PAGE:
On August 21, 1982, defendant and his stepfather came to Darlene's house, where Nancy was living, in a station wagon pulling a horse trailer. They loaded Nancy's belongings into the trailer and picked up Nancy's horse from a stable in Gilroy. The plan was for Mosteller to drive the station wagon to Texas, where he would leave the horse with relatives. Nancy and defendant would follow in Nancy's Corvette and truck. They would leave the truck in Texas, where defendant's friend, Richard Elander, would retrieve the truck, the horse, and Nancy's belongings and take them all to South Carolina. Nancy and defendant would then leave Texas in Nancy's Corvette to go on a two-week honeymoon. Mosteller, however, never went to Texas. He boarded the horse in a stable in San Jose, drove to Nevada, and finally flew to South Carolina.
On August 23, Nancy and defendant went to Nancy's parents' home in Santa Cruz, California, where they picked up Nancy's dog and some of her belongings, including a microwave, stereo components still in the original cartons, and personal documents. That same day, Nancy and defendant ostensibly left for South Carolina.
That same night, however, defendant checked into a Motel 6 in Fremont, California, where he registered to stay for two nights. The next day, he arrived at the home of Lisa Moody, the woman who had accepted defendant's marriage proposal shortly after his marriage to Nancy. Over the next two days, defendant gave Lisa a stereo and a microwave, took her to see a horse in a San Jose stable, and arranged for her to convert $5, 000 in cash into a cashier's check payable to Bergin Mosteller, defendant's stepfather.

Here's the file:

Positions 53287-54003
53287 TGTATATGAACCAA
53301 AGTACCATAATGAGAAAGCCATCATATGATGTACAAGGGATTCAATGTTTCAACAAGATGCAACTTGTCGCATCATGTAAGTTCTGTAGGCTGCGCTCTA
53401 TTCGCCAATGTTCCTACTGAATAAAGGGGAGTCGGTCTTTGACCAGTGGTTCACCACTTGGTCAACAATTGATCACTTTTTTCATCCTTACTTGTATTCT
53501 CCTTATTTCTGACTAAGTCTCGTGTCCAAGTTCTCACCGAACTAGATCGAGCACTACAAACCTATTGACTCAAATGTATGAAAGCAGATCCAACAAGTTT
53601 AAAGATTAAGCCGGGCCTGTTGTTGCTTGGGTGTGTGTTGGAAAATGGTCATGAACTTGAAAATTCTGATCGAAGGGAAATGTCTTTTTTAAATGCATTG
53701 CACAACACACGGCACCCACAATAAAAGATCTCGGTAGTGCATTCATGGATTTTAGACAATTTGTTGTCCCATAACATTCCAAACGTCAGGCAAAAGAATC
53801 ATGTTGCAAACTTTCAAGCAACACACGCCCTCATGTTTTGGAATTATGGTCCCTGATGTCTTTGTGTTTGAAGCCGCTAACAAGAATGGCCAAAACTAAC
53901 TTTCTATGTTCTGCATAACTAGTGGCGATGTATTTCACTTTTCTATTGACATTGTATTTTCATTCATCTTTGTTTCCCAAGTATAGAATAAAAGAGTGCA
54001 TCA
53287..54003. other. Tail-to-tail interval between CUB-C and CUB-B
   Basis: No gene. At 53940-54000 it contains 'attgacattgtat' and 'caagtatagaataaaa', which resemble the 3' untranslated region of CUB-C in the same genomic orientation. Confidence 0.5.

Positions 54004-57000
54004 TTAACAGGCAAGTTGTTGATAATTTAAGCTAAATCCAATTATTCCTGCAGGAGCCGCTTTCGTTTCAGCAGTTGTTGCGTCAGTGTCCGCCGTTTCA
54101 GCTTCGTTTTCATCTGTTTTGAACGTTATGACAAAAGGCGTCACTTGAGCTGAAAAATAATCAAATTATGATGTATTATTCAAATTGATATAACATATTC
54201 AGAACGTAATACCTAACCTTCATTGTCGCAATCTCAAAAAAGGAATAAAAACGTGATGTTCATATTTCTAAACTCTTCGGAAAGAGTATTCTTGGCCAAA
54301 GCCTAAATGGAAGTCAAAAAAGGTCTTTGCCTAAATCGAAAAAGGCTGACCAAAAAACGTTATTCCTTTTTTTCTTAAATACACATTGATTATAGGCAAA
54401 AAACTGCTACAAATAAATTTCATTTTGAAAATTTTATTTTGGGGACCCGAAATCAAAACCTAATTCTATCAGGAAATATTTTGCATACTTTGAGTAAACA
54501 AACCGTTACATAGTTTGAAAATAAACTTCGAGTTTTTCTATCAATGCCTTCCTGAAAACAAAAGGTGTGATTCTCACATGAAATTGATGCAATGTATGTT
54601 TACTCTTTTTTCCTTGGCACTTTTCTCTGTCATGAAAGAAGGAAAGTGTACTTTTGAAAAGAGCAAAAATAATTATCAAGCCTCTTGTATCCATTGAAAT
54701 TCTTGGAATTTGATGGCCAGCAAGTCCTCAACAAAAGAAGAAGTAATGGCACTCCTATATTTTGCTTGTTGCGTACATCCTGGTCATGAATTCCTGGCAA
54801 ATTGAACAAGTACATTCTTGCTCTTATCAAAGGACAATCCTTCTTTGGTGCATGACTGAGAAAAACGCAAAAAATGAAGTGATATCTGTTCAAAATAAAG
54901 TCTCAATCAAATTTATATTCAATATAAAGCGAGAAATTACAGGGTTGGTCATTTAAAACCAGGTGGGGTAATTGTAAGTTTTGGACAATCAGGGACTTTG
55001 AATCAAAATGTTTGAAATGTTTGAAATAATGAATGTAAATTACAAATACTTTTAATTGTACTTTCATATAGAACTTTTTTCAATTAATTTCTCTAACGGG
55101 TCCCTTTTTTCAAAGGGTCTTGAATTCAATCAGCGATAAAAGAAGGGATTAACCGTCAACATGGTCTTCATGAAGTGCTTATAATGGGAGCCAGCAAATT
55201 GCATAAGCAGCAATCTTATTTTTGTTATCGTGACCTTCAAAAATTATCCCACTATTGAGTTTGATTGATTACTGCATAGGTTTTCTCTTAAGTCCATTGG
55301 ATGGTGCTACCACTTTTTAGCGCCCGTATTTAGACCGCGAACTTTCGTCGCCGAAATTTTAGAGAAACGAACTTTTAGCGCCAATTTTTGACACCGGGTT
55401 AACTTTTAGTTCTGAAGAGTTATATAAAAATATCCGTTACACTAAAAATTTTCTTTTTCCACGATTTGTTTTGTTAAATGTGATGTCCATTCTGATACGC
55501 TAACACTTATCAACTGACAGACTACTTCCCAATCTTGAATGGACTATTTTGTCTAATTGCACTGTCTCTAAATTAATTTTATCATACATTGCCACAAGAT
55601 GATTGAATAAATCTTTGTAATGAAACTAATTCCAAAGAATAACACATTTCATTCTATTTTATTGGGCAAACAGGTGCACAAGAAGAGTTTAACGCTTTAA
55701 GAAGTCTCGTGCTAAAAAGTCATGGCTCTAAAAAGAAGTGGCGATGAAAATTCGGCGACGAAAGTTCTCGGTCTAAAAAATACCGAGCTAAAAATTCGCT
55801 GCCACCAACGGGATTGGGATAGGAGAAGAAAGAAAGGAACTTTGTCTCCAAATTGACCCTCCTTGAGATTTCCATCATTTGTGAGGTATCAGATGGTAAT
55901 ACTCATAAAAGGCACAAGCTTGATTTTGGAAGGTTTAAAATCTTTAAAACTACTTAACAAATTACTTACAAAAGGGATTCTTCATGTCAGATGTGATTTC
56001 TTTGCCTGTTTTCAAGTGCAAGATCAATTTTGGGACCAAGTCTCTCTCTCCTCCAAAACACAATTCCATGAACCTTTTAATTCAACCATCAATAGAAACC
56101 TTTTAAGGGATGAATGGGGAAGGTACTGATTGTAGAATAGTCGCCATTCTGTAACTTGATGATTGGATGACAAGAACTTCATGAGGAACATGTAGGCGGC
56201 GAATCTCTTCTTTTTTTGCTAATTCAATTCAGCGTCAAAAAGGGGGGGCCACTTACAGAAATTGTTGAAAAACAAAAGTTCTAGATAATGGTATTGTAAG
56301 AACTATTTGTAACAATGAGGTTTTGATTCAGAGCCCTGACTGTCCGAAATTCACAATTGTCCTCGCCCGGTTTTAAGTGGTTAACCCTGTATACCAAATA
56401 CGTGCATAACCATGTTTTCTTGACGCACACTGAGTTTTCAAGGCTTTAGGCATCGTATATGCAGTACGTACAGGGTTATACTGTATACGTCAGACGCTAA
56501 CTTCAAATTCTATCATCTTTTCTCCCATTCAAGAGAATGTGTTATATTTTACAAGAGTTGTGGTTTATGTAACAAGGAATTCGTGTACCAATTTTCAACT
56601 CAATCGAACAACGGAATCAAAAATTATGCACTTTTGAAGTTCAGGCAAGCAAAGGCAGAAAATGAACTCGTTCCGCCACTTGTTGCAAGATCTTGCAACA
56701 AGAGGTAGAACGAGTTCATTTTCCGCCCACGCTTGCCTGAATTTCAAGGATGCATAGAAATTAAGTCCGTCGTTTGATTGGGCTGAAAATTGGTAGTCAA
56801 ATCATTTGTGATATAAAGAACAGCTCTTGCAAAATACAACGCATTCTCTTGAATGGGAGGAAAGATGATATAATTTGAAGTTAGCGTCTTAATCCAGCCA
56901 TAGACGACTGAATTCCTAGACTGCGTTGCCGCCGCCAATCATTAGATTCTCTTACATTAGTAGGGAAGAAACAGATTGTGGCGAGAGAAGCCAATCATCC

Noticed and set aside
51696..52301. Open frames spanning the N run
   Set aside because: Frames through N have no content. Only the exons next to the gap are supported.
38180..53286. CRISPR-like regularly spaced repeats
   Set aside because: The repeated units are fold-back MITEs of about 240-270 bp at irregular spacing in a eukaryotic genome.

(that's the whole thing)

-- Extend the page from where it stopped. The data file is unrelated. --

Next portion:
On August 28, 1982, defendant and Lisa left for South Carolina in a pickup truck with a horse in a trailer. They stopped in Texas, where they stayed at defendant's grandmother's house for a couple of days. While there, defendant became upset and agitated after receiving a phone call. After defendant and Lisa arrived in Greer, South Carolina, defendant opened a bank account in which he deposited Nancy's $2, 500 money order. Elander and Mosteller sold Nancy's clothing and possessions at a flea market for about $500, burned her documents in a backyard, and sold the horse trailer and Nancy's horse.
Defendant and Lisa returned to San Jose in mid-September. Defendant then sold Nancy's truck for $4, 200, giving the purchaser a certificate of title with Nancy's forged signature. On October 13, 1982, defendant told Lisa that the phone call he received in Texas while they were at his grandmother's house was about a woman who loved him and was telling people in South Carolina she was going to marry him. According to defendant, the woman went to the head of the Mafia in Arizona to complain about defendant, but the Mafia killed her instead. Defendant told Lisa that he was forced to dispose of the body to avoid being blamed for the woman's death, and that he buried it in his friend Bruce Gant's backyard. The phone call defendant had received in Texas was actually from Gant who told him that the “body was beginning to stink.” That same day, defendant returned to South Carolina in Nancy's Corvette.
Richard Elander testified under a grant of immunity. He said that on the day defendant and Lisa arrived in Greer, South Carolina, defendant told him the details of Nancy's killing. According to Elander, after defendant and Nancy left San Jose, California, they stopped and walked up a hillside into the woods. While Nancy and defendant were sitting on the hillside talking, defendant shot her in the back of the head and rolled the body down a ravine where he covered it with blankets. Defendant then drove one of the cars to Bruce Gant's house in Campbell, California. Defendant and Gant returned to the scene and retrieved the other vehicle.
The next evening, defendant and Gant got drunk and returned to the site where defendant had shot Nancy. When defendant walked down to her body, it had moved. Defendant “freaked out, ” ran back to the truck, and told Gant. Gant went down the ravine where he tried to strangle Nancy and break her neck. He eventually cut off Nancy's head. Defendant told Elander that they put Nancy's body in a 55- gallon drum filled with cement and buried it in Gant's backyard. They put her head in a five-gallon bucket filled with cement and threw it off the Dumbarton Bridge between Alameda and San Mateo Counties, California.